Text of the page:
Locus Focus: Take Seventy-Four
This is the last Saturday of May at the Movies, which is kind of a relief. Who knew that finding--and blogging about--movie settings full of books would be such a challenge? (Well, yes, I
Next month's Locus Focus theme will be another "sequel" . . . Since I will be hosting my third June Giveaway, I will repeat last year's theme of Foreign Shores!
But now I'm getting ahead of myself. Let's spend this Saturday looking at my final movie setting that was a great place for books . . .
Mr. Fairchild's Rooms
"I love so many things about you, Dad. But you know what I love best of all? You became a chauffeur because you wanted to have time to read."
When I was much younger, well-intentioned but completely mistaken grownups would tell me that I should become a lawyer because I like to read so much. Lawyers have to read a lot, you see. But reading for work is not the same as reading for leisure. And you would have thought that someone who rejected Law school as vehemently as I did already knew that; but I still had to learn it the hard way, many years later, at my first job as a high school teacher. Reading 400 student essays a semester, all around 500 words long, most of them utterly mediocre, nearly put me off reading for a year. Someone please help me articulate the irony of feeling this way after choosing to become an English teacher in order to share my love of reading.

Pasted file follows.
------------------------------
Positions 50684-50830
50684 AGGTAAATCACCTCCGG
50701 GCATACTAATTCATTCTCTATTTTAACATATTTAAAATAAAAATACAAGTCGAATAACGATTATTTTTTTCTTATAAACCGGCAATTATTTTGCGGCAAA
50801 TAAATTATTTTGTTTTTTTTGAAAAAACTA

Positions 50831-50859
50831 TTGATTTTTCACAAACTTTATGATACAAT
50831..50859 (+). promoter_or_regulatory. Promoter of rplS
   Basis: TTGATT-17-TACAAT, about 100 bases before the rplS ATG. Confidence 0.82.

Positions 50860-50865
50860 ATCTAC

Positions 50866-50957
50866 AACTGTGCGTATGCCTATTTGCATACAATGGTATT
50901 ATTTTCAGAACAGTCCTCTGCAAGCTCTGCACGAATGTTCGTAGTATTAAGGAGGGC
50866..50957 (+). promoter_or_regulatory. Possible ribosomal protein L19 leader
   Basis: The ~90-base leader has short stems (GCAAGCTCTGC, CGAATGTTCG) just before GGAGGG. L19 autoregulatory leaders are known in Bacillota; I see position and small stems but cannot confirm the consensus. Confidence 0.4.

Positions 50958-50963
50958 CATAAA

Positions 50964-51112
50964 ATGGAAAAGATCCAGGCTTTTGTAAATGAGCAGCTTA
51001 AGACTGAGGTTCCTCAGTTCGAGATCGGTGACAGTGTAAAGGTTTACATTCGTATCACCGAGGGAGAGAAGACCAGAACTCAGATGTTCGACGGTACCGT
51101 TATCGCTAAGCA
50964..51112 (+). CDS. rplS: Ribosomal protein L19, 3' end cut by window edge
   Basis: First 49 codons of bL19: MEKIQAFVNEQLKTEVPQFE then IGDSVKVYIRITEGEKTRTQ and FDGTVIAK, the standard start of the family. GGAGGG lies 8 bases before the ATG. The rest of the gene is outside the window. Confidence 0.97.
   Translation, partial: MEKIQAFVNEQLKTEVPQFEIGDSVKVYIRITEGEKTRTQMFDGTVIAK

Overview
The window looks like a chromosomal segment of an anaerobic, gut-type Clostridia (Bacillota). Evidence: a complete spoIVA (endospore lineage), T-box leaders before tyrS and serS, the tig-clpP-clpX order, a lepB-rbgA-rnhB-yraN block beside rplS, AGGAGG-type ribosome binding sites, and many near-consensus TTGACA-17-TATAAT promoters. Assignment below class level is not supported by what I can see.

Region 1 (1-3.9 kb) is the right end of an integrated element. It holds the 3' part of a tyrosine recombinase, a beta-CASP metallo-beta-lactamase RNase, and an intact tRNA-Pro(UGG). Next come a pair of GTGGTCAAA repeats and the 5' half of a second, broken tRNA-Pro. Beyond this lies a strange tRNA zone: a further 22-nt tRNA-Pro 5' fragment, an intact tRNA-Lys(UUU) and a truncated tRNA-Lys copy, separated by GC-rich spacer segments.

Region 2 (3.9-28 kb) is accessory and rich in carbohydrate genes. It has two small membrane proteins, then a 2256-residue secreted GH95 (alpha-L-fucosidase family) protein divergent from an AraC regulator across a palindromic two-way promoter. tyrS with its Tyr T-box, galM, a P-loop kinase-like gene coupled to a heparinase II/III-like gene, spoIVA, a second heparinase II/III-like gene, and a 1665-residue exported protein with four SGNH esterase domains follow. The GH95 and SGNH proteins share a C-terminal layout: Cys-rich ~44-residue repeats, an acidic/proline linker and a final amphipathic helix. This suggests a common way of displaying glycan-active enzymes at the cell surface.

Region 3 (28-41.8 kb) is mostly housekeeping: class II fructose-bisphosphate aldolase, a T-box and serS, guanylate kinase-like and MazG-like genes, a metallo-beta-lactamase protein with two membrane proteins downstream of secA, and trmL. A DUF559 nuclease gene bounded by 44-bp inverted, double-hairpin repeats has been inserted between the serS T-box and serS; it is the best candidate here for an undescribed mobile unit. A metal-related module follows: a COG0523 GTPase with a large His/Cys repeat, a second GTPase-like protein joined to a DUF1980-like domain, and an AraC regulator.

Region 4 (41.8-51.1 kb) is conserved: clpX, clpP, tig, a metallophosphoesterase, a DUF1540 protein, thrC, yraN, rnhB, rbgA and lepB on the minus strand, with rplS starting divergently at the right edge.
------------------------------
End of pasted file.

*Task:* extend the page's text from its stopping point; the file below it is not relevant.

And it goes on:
It was really too bad that I didn't have Mr. Fairchild, the Larabee family's faithful English chauffeur, as a career advisor. He would have shown me around his rooms, with their bursting bookcases and other book stacked surfaces, and set me straight about what the best careers are for a passionate reader.
I don't think there's anything wrong with being "poor" if you also make an honest living and manage to support all your dependents. And I kind of wish this remake of Sabrina hadn't undermined that moral by making Mr. Fairchild's career choice lucky as well as wise. At the end of the movie, he reveals to his daughter that the late Mr. Larabee sometimes forgot to turn off the intercom in his limousine, making Mr. Fairchild privy to many of his investment decisions--and that by listening carefully, Mr. Fairchild managed to make a little over two million dollars of his own. Well, I guess listening is a close sister to reading: this twist is not so different from Mr. Larabee forgetting some important documents in the car and Mr. Fairchild reading them as well. (Hmmmm. That actually sounds worse. LOL!)
But the real point is that reading can be its own reward. As he is ready to retire, Mr. Fairchild can be proud of two things: his classy, accomplished daughter Sabrina . . . and his bedroom full of well read books.
What is your "May at the Movies" Locus Focus?
Image Source: Sabrina screen cap